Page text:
Stress experienced by parents from the neonatal intensive care unit
Degree GrantorUniversity of Canterbury
Degree NameMaster of Arts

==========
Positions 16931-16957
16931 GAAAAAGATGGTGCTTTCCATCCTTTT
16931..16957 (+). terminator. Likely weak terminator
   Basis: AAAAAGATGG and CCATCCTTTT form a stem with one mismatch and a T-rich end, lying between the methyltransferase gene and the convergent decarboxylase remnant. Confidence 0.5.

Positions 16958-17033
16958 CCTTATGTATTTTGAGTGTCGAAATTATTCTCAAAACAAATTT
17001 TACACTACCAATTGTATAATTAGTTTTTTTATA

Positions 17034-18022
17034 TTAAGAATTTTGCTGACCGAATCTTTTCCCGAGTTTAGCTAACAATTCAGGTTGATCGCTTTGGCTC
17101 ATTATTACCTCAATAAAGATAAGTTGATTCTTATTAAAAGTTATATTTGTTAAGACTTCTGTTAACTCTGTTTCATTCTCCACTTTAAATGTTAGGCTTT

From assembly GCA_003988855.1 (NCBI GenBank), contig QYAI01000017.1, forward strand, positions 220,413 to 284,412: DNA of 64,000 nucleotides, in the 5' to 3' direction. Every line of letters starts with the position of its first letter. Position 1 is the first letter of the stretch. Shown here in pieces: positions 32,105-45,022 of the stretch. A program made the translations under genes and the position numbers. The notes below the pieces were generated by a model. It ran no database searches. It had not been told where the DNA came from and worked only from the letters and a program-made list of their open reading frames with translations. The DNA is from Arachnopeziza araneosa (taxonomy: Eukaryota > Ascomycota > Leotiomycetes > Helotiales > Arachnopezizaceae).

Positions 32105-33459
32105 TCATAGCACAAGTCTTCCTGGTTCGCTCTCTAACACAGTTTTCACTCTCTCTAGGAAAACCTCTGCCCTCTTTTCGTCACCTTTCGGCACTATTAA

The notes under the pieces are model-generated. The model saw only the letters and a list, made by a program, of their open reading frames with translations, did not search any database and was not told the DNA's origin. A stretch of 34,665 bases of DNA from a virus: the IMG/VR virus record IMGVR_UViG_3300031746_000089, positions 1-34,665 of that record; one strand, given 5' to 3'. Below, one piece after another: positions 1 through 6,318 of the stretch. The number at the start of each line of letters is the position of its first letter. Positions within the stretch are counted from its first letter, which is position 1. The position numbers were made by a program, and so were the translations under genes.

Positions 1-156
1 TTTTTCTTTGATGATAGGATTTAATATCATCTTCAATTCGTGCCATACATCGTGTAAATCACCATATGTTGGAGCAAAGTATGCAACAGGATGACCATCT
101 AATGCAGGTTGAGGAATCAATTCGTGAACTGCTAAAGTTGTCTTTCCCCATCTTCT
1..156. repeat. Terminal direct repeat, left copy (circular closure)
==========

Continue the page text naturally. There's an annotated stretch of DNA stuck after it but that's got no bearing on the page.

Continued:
The psychometric properties of this Parental Stressor Scale: Neonatal Intensive Care Unit (PSS:NICU) were assessed, before using the scale to describe stress experienced by parents in a Neonatal Intensive Care Unit (NICU). The extent to which parental stress from the parent-infant relationship in the unit was linked to parenting they received as a child, and adjustment to their couple relationship, was also examined. The sample consisted of 182 mothers and 183 fathers, who were in a cohabitating relationship, of infants from the NICU at Christchurch Women's Hospital. The self-report questionnaires included the PSS:NICU, Parental Bonding Instrument, and the Dyadic Adjustment Scale, and were administered to parents within 2-3 weeks of their infant's birth. This study extends the finding of satisfactory psychometric properties of the PSS:NICU (Franck, Cox, Allen & Winter, 2005; Miles, Funk & Carlson, 1993; Reid & Bramwell, 2003) to this New Zealand sample. Mothers experienced significantly higher stress from the unit compared to fathers (p < .01). A previous finding, for mothers, of the parent-infant relationship being the most stressful aspect of the unit (Franck et al., 2005; Reid & Bramwell, 2003; Shields-Poe & Pinelli, 1997) extends to the New Zealand sample. The most stressful aspect of the unit for fathers was sights and sounds. Lack of evidence was found for associations between parental stress from the parent-infant relationship in the unit and parenting received as a child, or adjustment to their couple relationship. A weak but significant negative correlation was, however, found between stress from the mother-infant relationship and maternal care received in childhood. It is unnecessary to provide all parents with intervention further to what is already being practiced in the unit, as overall low levels of stress were reported. Some parents, however, did find the unit more stressful, and they may benefit from increased intervention.